30 June, 2011


This is what the avengers movie should look like (yes, spider man should definitely make a guest appearance)

Unfortunately I expect it to want to take itself seriously and thus to suck. At the same time, I really hope I am wrong, and there are reasons to feel optimistic. Let's look at what has come out of the Marvel Universe "lately":
  • Hulk - there have been two movies and none of them very good, basically they don't deserve your attention
  • Spider Man - the first one was very fun to watch in the cinema and make fun of, when you find yourself rooting for and pretty much agreeing with the bad guy you might have stumbled unto something valuable, but this is not the case here, however it may just be the case for the sequel, which is considered among the best comic book movies. And then there is the third, which had the most potential and thus failed hardest. Let's not go back to unpleasant memories, I just want to say Venom is probably one of my favorite characters, conceptually. People seem to think it is about making spider man gritty and thus more relevant at the time, while in fact I think it is more about the feelings and possibilities. It embodies a story of achieving your goals easily, betraying your ideals (yourself) and disappointing the ones around you, it is also a story of jealousy and petty revenge and how that can destroy you as well. They only did a worse job at this with...
  • The Fantastic Four - again I would really have loved to see the amoral being (not immoral, but above morality) of the Silver Surfer get a better part than flying around; his role would have been to engage the audience in thought. But the movies are better forgotten.
  • Iron Man - now this is clearly an overrated franchise. The first was a movie with good parts and that's it, good parts, I certainly wouldn't say it was a good movie, which has led me to ignore the sequel. Which I am guessing just relies on the character of Tony Stark to have a few good parts far in between
  • Thor - This was pretty enjoyable. If it would have focused a lot less on the "space opera" parts and more on making some sort of Bildungsroman out of a god stuck in present day America, a great movie could have come out of it. As it was, just the middle part was pretty good.There is one more thing of note here, namely the casting of a black man as a norse god. I really didn't see the point, and if it would have been an epic like Lord of the Rings it would have definitely destroyed immersion. As it is it is just a comic book, so his acting as both impassive and menacingly badass was pretty much spot on. I've seen a parallel with casting a white actor as Goku (in one of the worst movies of all time), and that comparison is just plain wrong; they probably just couldn't find a Saiyan (you know, complete with tail and all that) that could act.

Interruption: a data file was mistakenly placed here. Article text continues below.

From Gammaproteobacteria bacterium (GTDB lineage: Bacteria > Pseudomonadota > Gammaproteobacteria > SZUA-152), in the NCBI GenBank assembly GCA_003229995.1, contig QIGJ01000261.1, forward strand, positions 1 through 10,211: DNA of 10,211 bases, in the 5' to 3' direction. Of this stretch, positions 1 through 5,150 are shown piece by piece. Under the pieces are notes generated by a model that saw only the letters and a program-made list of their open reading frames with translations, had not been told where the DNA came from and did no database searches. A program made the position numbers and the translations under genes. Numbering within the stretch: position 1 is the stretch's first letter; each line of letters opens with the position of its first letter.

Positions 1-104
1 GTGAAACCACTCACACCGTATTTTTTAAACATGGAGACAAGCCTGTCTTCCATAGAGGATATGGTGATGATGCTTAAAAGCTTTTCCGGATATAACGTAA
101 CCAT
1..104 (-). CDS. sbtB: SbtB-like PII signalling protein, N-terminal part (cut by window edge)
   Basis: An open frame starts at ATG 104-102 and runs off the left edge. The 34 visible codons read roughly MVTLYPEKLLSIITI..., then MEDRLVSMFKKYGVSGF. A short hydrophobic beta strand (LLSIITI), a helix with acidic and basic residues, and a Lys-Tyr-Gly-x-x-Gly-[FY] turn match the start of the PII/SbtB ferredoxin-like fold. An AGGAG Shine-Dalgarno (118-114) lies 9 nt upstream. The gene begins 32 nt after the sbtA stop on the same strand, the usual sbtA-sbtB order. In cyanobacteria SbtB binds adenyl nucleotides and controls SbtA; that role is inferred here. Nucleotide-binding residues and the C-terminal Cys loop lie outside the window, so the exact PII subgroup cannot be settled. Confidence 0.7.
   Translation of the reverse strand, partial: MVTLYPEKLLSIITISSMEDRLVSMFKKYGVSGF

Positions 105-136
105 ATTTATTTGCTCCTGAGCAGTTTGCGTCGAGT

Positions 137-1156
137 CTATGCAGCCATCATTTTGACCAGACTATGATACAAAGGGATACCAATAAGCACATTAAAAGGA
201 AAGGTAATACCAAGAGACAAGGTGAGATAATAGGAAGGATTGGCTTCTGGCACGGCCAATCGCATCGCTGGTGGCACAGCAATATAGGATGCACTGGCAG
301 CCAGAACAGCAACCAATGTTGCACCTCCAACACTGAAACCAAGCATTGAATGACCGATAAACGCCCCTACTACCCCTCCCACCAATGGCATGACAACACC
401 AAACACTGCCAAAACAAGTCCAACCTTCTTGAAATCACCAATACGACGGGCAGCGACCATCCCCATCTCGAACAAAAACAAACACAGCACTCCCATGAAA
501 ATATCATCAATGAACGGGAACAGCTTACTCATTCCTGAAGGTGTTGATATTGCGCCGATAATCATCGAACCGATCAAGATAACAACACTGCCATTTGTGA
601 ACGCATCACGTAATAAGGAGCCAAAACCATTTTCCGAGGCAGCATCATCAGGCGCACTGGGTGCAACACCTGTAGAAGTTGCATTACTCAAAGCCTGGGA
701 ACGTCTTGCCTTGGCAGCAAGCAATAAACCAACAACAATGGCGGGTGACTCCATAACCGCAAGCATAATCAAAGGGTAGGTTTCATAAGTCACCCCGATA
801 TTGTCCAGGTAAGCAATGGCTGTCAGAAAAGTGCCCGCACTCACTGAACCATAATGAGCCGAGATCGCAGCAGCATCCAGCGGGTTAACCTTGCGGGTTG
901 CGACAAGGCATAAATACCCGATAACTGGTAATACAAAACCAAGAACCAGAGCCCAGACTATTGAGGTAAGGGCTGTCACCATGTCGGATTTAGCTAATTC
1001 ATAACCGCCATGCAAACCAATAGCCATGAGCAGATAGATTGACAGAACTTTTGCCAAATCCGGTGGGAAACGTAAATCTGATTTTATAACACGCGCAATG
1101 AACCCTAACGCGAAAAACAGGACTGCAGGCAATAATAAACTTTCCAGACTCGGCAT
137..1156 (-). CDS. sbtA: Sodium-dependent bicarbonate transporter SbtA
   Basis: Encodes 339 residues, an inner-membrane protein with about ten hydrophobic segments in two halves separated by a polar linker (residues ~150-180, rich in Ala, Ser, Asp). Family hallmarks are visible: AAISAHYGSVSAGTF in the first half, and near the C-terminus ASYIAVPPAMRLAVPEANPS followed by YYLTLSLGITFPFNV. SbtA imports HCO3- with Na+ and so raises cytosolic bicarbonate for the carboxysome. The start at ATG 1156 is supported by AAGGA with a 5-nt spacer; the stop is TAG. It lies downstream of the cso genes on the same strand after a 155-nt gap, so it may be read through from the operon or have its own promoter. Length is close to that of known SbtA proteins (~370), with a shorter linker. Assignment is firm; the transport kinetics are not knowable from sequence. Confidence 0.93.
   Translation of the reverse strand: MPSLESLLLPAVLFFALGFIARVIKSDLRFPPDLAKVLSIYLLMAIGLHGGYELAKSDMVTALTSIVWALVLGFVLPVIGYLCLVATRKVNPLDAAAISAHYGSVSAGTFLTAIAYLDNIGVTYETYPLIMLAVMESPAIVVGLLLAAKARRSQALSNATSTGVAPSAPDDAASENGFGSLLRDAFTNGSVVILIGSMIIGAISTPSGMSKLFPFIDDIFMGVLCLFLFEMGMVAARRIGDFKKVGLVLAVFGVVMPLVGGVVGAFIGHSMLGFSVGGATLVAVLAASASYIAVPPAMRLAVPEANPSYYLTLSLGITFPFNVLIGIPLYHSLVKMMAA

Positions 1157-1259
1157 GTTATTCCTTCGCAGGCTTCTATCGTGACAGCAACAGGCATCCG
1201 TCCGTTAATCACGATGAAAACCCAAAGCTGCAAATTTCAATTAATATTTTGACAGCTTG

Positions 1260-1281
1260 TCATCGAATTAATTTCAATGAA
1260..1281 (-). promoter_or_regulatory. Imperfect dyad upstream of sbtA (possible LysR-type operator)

• X-Men - This is probably the one I care most about after Spider Man because of my childhood preferences. And I am pretty satisfied with what has been done as of yet. The thing is of course it was more seeing a reinterpretation and some interesting ways to tell of a character rather than actually creating a solid universe or some good stories. I think the first one was pretty good, except Rogue being miscast. The second movie is entirely a dud except the best two scenes the franchise has seen, namely Nightcrawler in the white house and Magneto escaping from jail. Then there is the third which of course had the most potential, the story arc of Phoenix being one of the most interesting, and which therefore failed most spectacularly. The exaggerated focus on Wolverine has been turned into a downright obsession with making a completely unnecessary origins story. And talking about origin stories we get the reboot, which is pretty interesting from my point of view (giving backgrounds to known characters, even reimagined ones) but again fails to give shape to their world or present an interesting story. Also a little bit more could have been invested, I mean the Magneto and Beast costumes were downright bad (Shaw's was completely missing) and art direction could have been a nice thing to have, but it even managed to squeeze in an emotional moment (even though brief and out of the blue). Oh, did I mention that if you want to do German (and a few other languages) in a movie you should hire actors who speak German (I mean well, not in a ridiculous way). Next time get Cristoph Waltz.
And now back to Avengers: as the Iron Man and Thor movies have not been messed up there is hope for it yet, but the track record is not the most impressive. I'm really not holding my breath for Captain America, but maybe the man who did Agent Smith, Elrond and V could go and make a memorable character again.